Overall, these are some of the many issues that I am passionate about that hit close to home to me. Pageantry has helped me advocate and speak on these issues as a platform.

Who is your favorite beauty queen ?

This is an incredibly challenging question for me because I am a beauty pageant buff. Deshauna Barber our Miss USA 2016 and Kara McCullough our current Miss USA, are both two of my friends that I competed with at Miss DC USA in 2015. They are both wonderful young women who have broken so many molds and barriers and I applaud them for the changes they have made. Deshauna, being the first active military member in the USA and now an army Captain and Kara being a chemist. 

However, despite my friendships with both these lovely ladies I'd have to say I also absolutely adore Nia Sanchez, Miss USA 2014 because she reminds me a lot of myself. We both worked for Disney/similar Disney companies, have black belts, and we both have very fun, bubbly personalities. I've always adored her and her positive outlook on life. 

What would you advise any young girl out there who has a dream of being a queen one day?

I think you should absolutely go for it, pageantry gets a bad rep, but honestly, I've met some of the kindest, smartest, and open minded girls through pageantry. Plus so many people don't realize how many of our past pageant queens are now actors and so many doors and opportunities are open because of it. Halle Berry was Miss Ohio USA in 1986 and Gal Gadot (wonder woman) was Miss Israel and competed in Miss Universe in 2004. I think pageantry is a great outlet to and way to make a change and you can be the first in your community to do something different. Like I mentioned before, I am breaking molds by being one of the first Iranian women to compete in the US at a national level. Our past two Miss USA's have been breaking molds and every girl is unique in her own way. Pageantry is a great outlet and way to change the way of the world and breaking stereotypes by starting with yourself.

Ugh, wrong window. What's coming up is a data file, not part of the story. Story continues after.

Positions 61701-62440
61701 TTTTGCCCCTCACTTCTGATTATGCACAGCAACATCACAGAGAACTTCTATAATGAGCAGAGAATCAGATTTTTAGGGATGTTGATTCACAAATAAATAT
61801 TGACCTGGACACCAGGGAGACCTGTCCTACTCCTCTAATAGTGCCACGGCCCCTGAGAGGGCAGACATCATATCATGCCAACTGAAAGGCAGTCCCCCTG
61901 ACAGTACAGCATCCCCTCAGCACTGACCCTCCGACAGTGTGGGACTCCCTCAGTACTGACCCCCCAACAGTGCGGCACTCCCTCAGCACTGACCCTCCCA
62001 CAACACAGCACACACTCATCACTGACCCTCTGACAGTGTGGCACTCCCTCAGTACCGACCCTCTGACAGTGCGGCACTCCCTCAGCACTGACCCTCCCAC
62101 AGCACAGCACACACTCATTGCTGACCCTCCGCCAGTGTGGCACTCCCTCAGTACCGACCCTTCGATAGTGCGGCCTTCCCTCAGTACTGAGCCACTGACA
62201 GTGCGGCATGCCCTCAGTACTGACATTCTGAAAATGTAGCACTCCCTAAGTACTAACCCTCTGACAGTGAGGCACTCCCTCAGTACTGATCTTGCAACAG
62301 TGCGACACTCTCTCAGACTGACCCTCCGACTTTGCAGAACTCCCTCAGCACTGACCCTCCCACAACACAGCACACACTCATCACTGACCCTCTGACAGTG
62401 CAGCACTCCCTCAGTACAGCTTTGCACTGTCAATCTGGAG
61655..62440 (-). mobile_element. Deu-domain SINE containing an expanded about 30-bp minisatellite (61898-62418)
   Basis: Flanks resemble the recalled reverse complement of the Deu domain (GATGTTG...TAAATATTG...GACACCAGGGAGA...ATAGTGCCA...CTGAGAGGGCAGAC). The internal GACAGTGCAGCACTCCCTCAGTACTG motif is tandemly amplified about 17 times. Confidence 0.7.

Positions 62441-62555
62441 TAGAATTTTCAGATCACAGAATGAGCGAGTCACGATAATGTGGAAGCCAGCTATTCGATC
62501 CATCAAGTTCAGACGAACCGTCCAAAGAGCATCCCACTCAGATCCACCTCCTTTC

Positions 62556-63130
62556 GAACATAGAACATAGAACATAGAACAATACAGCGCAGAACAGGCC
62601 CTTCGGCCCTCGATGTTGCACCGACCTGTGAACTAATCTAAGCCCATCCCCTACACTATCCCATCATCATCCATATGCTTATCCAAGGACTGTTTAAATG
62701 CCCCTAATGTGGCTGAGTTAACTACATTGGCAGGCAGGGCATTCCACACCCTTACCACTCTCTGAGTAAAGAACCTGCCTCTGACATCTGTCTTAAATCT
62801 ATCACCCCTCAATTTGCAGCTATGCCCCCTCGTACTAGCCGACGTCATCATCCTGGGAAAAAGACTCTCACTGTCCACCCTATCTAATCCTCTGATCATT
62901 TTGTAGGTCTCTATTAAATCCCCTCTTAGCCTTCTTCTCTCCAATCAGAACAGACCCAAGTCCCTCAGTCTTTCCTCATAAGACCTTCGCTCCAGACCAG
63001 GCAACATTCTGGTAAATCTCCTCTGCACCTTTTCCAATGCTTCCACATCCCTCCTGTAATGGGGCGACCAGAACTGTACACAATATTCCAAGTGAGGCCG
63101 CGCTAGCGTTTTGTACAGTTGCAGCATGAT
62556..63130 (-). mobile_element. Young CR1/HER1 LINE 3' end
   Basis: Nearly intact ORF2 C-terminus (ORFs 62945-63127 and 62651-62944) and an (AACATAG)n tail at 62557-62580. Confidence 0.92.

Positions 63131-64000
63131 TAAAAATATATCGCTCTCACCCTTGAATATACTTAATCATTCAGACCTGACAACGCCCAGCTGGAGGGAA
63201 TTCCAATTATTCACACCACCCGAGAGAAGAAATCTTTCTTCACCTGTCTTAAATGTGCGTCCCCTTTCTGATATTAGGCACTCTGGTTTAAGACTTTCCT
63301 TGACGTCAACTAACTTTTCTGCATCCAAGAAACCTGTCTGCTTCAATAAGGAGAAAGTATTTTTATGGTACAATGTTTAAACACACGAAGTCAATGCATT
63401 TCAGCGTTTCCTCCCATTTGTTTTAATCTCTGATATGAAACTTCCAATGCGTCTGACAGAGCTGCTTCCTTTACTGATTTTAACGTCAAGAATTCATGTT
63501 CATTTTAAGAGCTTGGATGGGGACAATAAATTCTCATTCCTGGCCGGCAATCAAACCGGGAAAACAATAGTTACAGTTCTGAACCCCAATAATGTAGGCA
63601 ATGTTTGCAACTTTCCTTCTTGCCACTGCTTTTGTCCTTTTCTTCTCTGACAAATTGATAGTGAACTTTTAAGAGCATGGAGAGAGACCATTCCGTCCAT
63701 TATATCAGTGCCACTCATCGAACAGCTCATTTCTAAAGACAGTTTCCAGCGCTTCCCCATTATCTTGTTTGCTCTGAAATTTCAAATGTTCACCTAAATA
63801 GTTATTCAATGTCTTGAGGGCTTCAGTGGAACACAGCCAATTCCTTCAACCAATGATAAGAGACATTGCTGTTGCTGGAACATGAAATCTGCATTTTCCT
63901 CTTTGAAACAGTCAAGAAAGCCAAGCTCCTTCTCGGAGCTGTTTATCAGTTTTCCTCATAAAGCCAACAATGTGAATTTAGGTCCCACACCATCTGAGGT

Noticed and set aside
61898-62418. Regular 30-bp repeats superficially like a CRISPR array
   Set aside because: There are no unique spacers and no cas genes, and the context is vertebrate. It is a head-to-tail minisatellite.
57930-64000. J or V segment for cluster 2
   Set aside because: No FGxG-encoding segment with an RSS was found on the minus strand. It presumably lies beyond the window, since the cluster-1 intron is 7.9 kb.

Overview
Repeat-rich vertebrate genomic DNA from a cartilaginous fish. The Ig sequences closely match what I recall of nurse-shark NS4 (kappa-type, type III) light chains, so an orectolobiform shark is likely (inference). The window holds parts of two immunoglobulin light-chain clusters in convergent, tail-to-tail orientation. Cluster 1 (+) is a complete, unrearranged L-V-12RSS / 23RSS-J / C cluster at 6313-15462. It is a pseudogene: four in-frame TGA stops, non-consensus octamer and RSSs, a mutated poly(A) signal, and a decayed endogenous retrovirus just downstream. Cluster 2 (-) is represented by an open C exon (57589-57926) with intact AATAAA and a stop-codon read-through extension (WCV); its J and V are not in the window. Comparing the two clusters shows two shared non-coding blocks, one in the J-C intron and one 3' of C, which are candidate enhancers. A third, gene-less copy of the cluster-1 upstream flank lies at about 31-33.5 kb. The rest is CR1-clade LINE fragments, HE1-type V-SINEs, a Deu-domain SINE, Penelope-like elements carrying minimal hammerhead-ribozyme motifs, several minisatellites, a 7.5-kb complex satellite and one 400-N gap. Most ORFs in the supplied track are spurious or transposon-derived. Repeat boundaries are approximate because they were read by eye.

Tell us something that most people don’t know about you?

I have a black belt in tae kwon doe and I am obsessed with the evil eye. 

How do you imagine your life in ten years?

Ten years down the line, I imagine myself with a full time career as a speech language pathologists either at a children's hospital or a rehabilitation center. I will probably not be in DC and move to LA or NYC if I continue my modeling career. I hope to have a dog, and if I'm not engaged by 30, I plan on adopting a child from a third world country because I've always wanted a family and not all families are nuclear. I hope to continue promoting and advocating about issues I am passionate about as the years go by.

What is your message to young girls and young women?

Go with your heart, go with your gut, you don't want to look back in ten years and think "why didn't I do that?" Work hard, set goals, be nice to people, love yourself, and help those less fortunate than you when you can.